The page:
High standards are why Riverside waited to produce Red. Artistic Director Jody Hovland had eyed the script for three years but wanted to be sure she had the best possible artistic team and cast. This year, the stars aligned, and Red was added to the season schedule.

Hovland said she was, in her words, “jazzed” for the show.

“I think any time that we are allowed a peek into a world that may not be familiar to us; that’s one of the things the theater does best,” she said. “The chance to be so close to Rothko’s studio, mere feet away, to be privy to the life of that place, is such a unique experience for our audiences.”

Creating that studio was not taken lightly. Riverside’s stage was transformed, as usual, but for Red even the audience seating was integrated in the show. Tarps along the ground protect the carpet of the theater from paint splatter while also creating the feel of an art studio. The stage, now more of a workshop, houses a smorgasbord of canvases in various sizes, some brand-new and pearly white, others redone with bits of old paintings peeking through. On the stage, a table lies littered with paint brushes, rags, saws, a hammer, and, of course, paint. Red paint. Countless shades of red paint.

It may seem a bit extreme, but it’s quite likely Rothko would have needed everything in this room plus some.

“His work demands a lot of attention, a lot of time,” Osheroff said. “They’re not representations; they’re color blocks and tensions between colors and forms, so you don’t have easy access, as you would with a picture of a flower.”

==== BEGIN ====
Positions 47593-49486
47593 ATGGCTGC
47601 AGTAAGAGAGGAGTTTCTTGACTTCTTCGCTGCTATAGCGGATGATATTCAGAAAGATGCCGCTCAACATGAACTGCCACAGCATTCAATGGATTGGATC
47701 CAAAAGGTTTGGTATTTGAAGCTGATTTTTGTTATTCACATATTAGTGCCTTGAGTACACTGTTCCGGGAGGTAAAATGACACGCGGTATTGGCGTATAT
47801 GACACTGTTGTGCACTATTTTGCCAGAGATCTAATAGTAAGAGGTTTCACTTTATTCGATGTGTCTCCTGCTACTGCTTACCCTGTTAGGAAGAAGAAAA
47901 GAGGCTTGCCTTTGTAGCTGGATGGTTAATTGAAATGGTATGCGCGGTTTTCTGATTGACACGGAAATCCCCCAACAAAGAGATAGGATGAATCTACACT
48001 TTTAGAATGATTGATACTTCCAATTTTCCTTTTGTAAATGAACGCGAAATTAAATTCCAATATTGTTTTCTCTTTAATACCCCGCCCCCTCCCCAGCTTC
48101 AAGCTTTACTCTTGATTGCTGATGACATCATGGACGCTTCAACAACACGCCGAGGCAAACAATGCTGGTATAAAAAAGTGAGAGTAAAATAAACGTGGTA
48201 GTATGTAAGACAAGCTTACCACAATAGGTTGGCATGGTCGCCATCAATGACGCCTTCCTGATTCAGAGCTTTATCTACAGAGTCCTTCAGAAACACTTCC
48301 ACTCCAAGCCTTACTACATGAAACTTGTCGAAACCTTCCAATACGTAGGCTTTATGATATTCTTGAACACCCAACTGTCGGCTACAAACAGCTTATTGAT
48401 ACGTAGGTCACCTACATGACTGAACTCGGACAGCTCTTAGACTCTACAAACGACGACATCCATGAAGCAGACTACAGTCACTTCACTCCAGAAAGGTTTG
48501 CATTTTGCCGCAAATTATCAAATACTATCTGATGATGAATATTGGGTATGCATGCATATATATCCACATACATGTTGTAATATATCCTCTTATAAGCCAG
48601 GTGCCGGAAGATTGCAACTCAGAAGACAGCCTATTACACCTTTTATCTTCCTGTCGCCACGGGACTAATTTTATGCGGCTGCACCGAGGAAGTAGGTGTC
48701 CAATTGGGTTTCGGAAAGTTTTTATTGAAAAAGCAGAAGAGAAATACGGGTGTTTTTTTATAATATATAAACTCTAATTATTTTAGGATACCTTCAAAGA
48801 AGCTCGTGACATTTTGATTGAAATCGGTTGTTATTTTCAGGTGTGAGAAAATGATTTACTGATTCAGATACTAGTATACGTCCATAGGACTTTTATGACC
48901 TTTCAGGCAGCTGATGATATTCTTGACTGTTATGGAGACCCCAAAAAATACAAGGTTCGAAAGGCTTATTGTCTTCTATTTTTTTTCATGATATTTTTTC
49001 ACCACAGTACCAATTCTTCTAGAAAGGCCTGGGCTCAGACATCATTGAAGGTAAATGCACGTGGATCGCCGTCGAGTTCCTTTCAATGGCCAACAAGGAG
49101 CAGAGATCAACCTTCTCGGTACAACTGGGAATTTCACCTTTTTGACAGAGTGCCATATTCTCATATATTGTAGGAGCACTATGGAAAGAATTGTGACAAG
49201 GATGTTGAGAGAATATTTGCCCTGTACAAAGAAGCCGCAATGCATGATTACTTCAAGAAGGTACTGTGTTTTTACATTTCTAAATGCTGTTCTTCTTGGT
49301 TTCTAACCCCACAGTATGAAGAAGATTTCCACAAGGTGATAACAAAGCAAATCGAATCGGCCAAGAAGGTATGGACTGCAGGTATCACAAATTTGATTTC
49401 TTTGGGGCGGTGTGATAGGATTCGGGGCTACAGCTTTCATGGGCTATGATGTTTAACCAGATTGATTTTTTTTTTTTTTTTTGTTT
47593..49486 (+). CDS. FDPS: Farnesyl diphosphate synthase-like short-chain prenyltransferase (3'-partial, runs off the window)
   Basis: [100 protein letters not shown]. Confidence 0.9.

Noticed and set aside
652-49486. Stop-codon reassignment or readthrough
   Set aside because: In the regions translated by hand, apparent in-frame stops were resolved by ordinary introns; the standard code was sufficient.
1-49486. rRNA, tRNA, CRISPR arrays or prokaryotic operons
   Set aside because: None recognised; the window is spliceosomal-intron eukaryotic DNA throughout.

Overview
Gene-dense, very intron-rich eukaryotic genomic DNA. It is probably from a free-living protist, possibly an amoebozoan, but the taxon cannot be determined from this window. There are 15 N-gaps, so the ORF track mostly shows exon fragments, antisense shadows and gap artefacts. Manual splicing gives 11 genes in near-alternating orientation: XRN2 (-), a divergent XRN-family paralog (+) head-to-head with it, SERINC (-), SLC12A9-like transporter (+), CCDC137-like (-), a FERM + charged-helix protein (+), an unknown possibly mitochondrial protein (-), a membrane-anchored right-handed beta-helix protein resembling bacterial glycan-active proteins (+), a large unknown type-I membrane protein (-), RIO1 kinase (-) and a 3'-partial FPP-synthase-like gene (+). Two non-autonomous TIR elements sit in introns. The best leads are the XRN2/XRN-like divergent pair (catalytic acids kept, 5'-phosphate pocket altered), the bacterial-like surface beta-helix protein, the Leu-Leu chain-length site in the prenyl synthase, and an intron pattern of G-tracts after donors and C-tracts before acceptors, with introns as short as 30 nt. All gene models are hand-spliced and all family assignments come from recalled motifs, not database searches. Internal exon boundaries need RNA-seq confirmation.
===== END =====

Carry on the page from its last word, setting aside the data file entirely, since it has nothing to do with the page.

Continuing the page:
Rothko’s work was further defined by a personal technique: painting in numerous layers; his images show colors shining through other colors, melding together and contributing to a truly individual masterpiece.

Watching the creation of the works represented on stage, Osheroff said, will grant greater access into this world.

“You see these two guys creating literally on stage, stretching canvas, building frames, mixing paint, priming a giant canvas, so it’s very active,” he said. “All these arguments and these conversations are grounded on stage in watching this master of his craft and his assistant create.”

It is not surprising that Rothko would discuss art so much as he works. Art was always at the forefront of Rothko’s mind, serving as his attempt to answer the deep questions of the world, the meaning of life.

“Rothko was a guy who could not separate his art from his thinking — his thoughts are in colors and images,” Osheroff said. “I don’t think there really are answers to those deeper questions. I mean, 10 years later Rothko killed himself because he couldn’t get to the bottom of it.”

He may not have found the answer to all he searched for, but Rothko provided answers, and further questions, during his career. His paintings reached vast audiences in his attempt to share his work, for art, Rothko believed, was the only way to thrive.

Red may be one step in keeping Rothko’s works alive.     

“Rothko saw the world in colors, so red was life to him, black was decay, but it’s more complex than that,” Osheroff said. “Rothko suffered from depression. He also watched his friend Jackson Pollock drink himself to death. There’s a great line in there, he says, ‘We have art that we may not perish from truth. Pollock saw some truth and then he didn’t have art to protect him anymore. Who could survive that?’ If you boil it down, it’s despair versus survival.” 


What: Red